A few years ago the religion editor of a metropolitan newspaper called me to discuss a piece she was working on about the upcoming holiday season. She wanted to know if I could provide her with a different "take" on Chanukah than she was used to hearing.
"And what is it you're used to hearing?" I asked.
"Well, you know," she said, "that Chanukah celebrates the struggle for national self-determination. Or that it's a time of giving, like Christmas and Kwanzaa, only in a Jewish sort of way."
Let's make one thing clear:
There is nothing bad about presents per se. It's just that they don't have any particular significance on Chanukah. In fact, if no one gives or receives even one present on Chanukah, they have not omitted anything central to the holiday.
Everybody I know, including my own kids, wants to strangle me after reading this. To set the record straight: Yes, I got Chanukah presents when I was a child. And yes, my wife and give our children a few gifts on Chanukah. Having said that…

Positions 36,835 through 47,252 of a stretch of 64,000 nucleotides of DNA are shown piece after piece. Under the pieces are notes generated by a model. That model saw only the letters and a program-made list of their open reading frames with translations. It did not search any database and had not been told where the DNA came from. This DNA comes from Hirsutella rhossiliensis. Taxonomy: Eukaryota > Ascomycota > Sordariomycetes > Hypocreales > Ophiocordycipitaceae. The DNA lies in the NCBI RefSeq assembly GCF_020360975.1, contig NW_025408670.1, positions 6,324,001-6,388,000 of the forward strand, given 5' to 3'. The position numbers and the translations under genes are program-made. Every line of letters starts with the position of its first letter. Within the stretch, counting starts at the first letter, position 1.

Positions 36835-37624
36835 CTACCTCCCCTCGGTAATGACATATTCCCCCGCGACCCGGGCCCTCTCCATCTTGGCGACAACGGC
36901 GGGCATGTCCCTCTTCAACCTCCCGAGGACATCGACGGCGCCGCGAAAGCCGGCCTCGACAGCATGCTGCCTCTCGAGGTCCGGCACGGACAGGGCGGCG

The reason we give presents on Chanukah is because Chanukah just happens to arrive around the same time as Santa. Our Jewish holiday has become culturally overwhelmed by society's obsession with Christmas presents.
There is great historical irony in the fact that Chanukah has been so dramatically impacted by a non-Jewish religion and culture. The Jewish people fought to resist one culture and have celebrated that resistance for over 2,000 years. Now we find ourselves adopting the customs of yet another culture to celebrate the victory of Chanukah.
I wonder what Judah Maccabee would say about that?
THE SOUL OF CHANUKAH
Chanukah is about two ever-present forces: darkness and light. It's about a struggle between two world shaping ideologies: Hellenism and Judaism. It's about the imperceptible human spark that enables people to reach far beyond their perceived limitations. It's about the power in a diminutive flame to banish an enormous darkness. It's about a tiny people overcoming the most daunting of foes.
Presents are wonderful – to give and to receive. But Chanukah is primarily not a season of giving but a season of growing. It is the opportunity to discover so much more – to acquire fresh insights into Jewish life and a bold new inspiration for living.
After all, what greater gift could there be?
Adapted from "Chanukah - Eight Nights of Light, Eight Gifts for the Soul"